March's long and varied career in organization theory encompasses a number of seemingly disparate themes from rationality, to ambiguity and the garbage can model, to exploration and exploitation in organizations. We examine March's diverse research trajectory and conclude that his different insights can be brought together under one common theme for his career: that both procedural rationality and sensible foolishness are necessary for the pursuit of organizational intelligence. Traditional models of rationality, even bounded rationality, are insufficient because goals are unstable and inconsistent, and causal ambiguity leads to myopic learning or worse. To explain the interplay between procedural rationality and sensible foolishness in organizations, we explore their role in the inter-related processes of programing, monitoring, sensemaking, search, and decision making.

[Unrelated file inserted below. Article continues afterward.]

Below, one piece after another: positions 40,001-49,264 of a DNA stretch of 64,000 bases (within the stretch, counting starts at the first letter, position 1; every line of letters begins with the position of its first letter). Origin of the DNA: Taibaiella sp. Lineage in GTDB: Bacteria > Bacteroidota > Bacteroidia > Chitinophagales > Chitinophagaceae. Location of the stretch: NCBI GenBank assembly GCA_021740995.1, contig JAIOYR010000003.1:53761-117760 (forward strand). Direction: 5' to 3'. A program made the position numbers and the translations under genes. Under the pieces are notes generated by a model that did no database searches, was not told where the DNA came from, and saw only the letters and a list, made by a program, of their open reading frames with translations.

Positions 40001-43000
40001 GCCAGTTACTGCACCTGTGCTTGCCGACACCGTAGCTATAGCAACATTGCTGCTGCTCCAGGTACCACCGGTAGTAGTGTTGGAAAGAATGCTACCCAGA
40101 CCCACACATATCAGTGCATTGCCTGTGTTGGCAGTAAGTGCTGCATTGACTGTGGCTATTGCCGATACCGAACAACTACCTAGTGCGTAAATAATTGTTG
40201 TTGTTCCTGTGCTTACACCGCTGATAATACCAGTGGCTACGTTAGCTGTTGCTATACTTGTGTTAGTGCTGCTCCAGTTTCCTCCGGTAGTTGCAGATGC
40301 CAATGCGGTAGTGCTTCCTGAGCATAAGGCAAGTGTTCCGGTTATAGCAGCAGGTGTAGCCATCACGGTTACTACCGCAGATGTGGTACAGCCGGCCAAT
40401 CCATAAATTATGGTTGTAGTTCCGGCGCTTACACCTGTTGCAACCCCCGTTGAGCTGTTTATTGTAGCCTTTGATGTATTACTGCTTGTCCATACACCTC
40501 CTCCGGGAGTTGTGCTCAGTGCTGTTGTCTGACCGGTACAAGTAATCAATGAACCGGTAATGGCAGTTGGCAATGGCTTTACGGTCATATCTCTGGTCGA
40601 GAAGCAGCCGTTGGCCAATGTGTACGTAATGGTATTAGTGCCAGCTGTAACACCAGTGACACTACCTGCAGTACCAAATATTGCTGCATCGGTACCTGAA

ASJC Scopus subject areas
- Economics and Econometrics